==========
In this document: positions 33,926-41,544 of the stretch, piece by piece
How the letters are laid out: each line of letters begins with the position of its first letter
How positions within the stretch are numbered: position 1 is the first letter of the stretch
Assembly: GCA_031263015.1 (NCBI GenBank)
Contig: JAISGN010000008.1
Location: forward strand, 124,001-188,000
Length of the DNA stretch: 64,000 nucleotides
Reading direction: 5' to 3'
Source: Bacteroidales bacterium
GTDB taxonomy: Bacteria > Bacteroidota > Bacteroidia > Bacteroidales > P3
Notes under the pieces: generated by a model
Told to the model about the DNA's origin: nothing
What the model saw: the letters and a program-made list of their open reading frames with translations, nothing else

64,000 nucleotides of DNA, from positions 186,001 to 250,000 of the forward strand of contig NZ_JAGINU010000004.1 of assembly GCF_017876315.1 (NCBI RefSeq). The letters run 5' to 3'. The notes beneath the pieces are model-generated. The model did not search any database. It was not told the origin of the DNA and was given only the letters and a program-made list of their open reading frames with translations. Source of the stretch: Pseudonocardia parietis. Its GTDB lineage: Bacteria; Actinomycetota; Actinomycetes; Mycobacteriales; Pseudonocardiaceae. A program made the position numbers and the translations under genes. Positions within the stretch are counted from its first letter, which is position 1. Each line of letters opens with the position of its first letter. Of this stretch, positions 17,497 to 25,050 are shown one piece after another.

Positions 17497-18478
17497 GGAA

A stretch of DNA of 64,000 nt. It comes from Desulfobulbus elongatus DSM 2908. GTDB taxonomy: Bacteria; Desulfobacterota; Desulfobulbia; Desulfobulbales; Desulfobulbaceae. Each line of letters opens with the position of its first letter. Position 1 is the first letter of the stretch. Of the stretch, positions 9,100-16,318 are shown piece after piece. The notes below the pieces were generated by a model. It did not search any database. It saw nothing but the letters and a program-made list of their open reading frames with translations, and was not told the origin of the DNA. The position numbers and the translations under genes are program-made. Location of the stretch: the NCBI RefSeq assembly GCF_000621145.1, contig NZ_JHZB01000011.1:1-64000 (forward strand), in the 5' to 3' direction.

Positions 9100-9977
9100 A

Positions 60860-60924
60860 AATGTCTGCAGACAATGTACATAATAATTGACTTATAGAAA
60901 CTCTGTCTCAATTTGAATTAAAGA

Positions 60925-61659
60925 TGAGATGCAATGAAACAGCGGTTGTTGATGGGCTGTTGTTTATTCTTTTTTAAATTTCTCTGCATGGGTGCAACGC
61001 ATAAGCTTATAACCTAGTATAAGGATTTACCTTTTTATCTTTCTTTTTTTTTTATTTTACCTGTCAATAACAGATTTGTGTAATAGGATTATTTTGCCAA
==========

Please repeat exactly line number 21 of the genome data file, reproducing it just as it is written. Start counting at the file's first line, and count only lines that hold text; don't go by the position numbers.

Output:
60860 AATGTCTGCAGACAATGTACATAATAATTGACTTATAGAAA